Stronger U.S. dollar to hurt UAE hotel business in 2017

New supply and a weaker business climate will reportedly prove to be detrimental to United Arab Emirates hotels in 2017. The National, citing hospitality-related analysts, writes that hotels in the UAE should also ready themselves for room-rate drops next due to the stronger U.S. dollar.

It writes: "A steady stream of new hotels across the mid-market, luxury segments and holiday homes, coupled with a weak business climate on the back of lower oil prices, have led hotels to slash room rates this year across the UAE."

According to JLL, rates in Dubai have dropped by 10.5 percent in the first 10 months of this year, compared with same period last year. In Abu Dhabi, the average rate decline was 9.9 percent.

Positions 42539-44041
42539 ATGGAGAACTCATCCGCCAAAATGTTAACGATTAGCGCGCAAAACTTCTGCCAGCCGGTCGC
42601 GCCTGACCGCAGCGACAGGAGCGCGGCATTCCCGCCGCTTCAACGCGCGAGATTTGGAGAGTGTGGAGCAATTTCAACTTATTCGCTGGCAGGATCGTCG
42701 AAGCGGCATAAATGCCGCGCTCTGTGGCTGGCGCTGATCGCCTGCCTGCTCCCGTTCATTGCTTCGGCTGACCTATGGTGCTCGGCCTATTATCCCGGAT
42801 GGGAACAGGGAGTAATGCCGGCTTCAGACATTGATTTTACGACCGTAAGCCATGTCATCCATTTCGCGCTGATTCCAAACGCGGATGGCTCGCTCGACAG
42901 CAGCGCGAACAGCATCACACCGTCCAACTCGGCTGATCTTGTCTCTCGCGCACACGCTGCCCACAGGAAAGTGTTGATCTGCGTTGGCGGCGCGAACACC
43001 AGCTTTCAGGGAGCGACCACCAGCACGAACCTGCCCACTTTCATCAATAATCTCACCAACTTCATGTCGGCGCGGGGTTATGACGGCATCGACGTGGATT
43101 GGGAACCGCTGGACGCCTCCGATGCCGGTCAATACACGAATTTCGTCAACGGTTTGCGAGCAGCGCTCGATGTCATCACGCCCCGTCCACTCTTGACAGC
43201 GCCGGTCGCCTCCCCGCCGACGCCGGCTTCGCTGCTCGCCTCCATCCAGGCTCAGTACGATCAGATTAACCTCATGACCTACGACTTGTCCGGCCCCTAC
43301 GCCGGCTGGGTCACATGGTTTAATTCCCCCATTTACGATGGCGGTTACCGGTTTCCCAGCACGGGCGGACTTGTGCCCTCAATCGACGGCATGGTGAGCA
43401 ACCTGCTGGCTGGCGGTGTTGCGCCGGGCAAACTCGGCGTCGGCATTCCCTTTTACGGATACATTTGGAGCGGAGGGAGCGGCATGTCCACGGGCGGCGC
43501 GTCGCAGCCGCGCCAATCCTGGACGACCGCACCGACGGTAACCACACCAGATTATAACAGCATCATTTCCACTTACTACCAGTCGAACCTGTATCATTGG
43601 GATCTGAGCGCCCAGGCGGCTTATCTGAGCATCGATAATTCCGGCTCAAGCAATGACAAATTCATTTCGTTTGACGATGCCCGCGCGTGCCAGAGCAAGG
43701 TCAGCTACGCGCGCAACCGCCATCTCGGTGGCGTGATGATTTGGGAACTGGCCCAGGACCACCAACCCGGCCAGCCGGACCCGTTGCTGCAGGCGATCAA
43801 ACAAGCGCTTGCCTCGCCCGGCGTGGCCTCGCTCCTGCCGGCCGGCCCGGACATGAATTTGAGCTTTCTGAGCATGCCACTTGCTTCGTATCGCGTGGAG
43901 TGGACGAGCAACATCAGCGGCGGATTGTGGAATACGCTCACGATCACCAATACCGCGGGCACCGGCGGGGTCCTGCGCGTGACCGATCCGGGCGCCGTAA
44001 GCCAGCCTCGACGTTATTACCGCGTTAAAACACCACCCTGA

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Room rates are expected to plunge next year, according to hotel analysts and as reported by The National.

"In a market where there is considerable competition due to additions to the hotel inventory, coupled with poor financial performance across most of the UAE’s source markets, it is unlikely that demand markets would stomach this apparent increase in cost and therefore hotels and other suppliers would have to absorb this increase in dollar value," John Podaras, a partner at the hospitality consultancy Hotel Development Resources, in Dubai, told The National.

Not encouraging, and it comes along at a time when 59 hotels are expected to open in the UAE next year. Dubai alone, which has approximately 100,000 hotel rooms already, has invested heavily in improving infrastructure and launched a financial incentive to develop more mid-range hotels ahead of the upcoming 2020 Expo. The emirate reportedly has 138 hotel projects currently in the pipeline with 10,000 new rooms slated to open by the end of 2016.

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